William Blackstone (1841-1935) was a Chicago evangelist and student of Moody. In 1878 he published Jesus is Coming which was America's first Dispensational best-seller. The book went through three editions and was translated into 42 languages. In 1890 Blackstone was visiting Jewish settlements in the Holy Land and organizing conferences in Chicago to restore Jews to Palestine. Blackstone worked closely with Jewish Zionists and in 1918 was hailed by the Zionist Conference of Philadelphia as a "Father of Zionism." In 1956 Israel memorialized him by naming a forest in his name.
In 1909 Cyrus Scofield published a popular study bible, the Scofield Reference Bible, and in its footnotes readers throughout America inherited Darby's theological program. (To date over 2 million of them have been sold.) In 1917 five weeks after the Balfour Declaration, the Turks handed Jerusalem over to Britain to the amazement of prophesy watchers. In 1918 dispensationalists organized their first prophesy conferences and they continued for decades. Before long - throughout the 1920s and for the next 40 years - Dispensationalism tied to Israel and prophesy became the litmus test of evangelical orthodoxy.
Dispensationalism had a variety of detractors over time and today we cannot think of all evangelicals as dispensationalists. Nevertheless, while formal Dispensationalism with its complex view of the covenants has lost a large following, what remains is the skeleton of its eschatology. Technically called pre-tribulation, pre-millennialism it defends Darby's basic outline: Israel returns to the Holy Land, the church is raptured, a tribulation brings Armageddon, and Christ returns.
This framework remained prominent for evangelicals but throughout the 1940s dispensationalists began to believe that the birth of Israel was imminent. When it occurred in 1948, Dispensationalists were euphoric. The key piece was now in place. Israel's swift victory in 1967 - hailed by many as a divine miracle - sparked even more zeal for prophesy. Writers such as Walvoord and Ryrie viewed modern history through this Biblical lens for a new generation. In 1970 Hal Lindsey then published The Late Great Planet Earth which popularized and dramatized the unfolding of political events in Israel and how the Bible predicted them. To date, Lindsey's original book has sold 25 million copies. More recently Tim LaHaye and Jerry Jenkins' popular Left Behind series fictionalizes this eschatology and has sold over 50 million copies in 11 volumes.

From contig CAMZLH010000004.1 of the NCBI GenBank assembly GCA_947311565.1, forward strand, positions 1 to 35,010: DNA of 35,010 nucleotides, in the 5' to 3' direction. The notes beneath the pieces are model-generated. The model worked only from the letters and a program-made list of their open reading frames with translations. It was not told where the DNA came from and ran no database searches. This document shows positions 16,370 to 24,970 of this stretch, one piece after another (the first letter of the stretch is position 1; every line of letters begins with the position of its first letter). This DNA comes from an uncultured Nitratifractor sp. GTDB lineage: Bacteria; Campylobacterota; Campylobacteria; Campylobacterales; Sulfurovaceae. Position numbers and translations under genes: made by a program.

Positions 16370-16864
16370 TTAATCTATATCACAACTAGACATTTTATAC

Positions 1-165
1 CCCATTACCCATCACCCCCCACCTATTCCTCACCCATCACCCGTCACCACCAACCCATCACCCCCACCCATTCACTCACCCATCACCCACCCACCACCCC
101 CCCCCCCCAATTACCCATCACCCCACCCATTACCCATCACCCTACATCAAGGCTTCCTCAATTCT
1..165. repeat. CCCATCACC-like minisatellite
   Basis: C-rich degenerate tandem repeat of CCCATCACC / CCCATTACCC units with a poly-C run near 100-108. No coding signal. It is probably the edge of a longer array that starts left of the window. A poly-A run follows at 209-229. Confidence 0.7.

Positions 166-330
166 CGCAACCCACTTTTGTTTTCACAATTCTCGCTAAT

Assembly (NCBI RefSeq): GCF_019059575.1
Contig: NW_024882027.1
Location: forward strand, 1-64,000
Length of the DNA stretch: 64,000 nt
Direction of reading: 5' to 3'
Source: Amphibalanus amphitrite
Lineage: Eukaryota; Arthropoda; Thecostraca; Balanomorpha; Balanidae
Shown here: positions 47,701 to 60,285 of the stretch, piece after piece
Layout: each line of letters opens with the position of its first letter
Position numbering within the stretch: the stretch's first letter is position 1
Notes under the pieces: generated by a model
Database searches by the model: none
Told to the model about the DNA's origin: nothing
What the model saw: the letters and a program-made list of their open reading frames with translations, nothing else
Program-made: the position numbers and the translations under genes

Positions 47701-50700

These remarkable numbers of publishing sales are important because they show that among countless Christians in America, there is a residual eschatology at work - and most of them have no idea where it came from. Just ask someone who goes to church how they think the world will end. Many will recite Lindsey to you claiming that this is what the Bible teaches.
Today a movement called Christian Zionism has harnessed these disparate parts. Its advocates have shed much of Dispensationalism's theological program but have kept its eschatology. Christian Zionism weds religion with politics and interprets biblical faithfulness in terms of fidelity to Israel's future. Its spokespersons are today well-known among those on the Christian Right: Jerry Falwell, Ralph Reed, Pat Robertson, Ed McAteer, Gary Bauer, and Kay Arthur. Those committed to Christian Zionism share the same five core beliefs:
(1) The Covenant. God's covenant with Israel is eternal and
unconditional. Therefore the promises of land given to Abraham will never
be overturned. This means that the church has not replaced Israel and that
Israel's privileges have never been revoked despite unfaithfulness.
It would not be difficult to offer fatal criticisms of this theological framework. Many biblical scholars have already done so. For instance, the covenant's promises are conditional and their blessings are revoked when there is faithlessness. The Babylonian exile is the best example of this. But in addition the New Testament is making a stunning claim about genuine continuity between the covenants, that Christians are the children of Abraham and heirs of his promises.
But the most important critique - and here I think we discover the Achilles' heel - is that Christian Zionism is committed to what I term a "territorial religion." It assumes that God's interests are focused on a land, a locale, a place. From a NT perspective, the land is holy by reference to what transpired there in history. But it no longer has an intrinsic part to play in God's program for the world. This is what Stephen pointed to in his speech in Acts 7. The land and the temple are now secondary. God's wishes to reveal himself to the entire world. And this insight cost Stephen his life. Such an understanding is a far cry from the views of Christian Zionists like Ed McAteer who recently commented, "Every grain of sand, every grain of sand between the Dead Sea, the Jordan River, and the Mediterranean Sea belongs to the Jews." Stephen would be alarmed.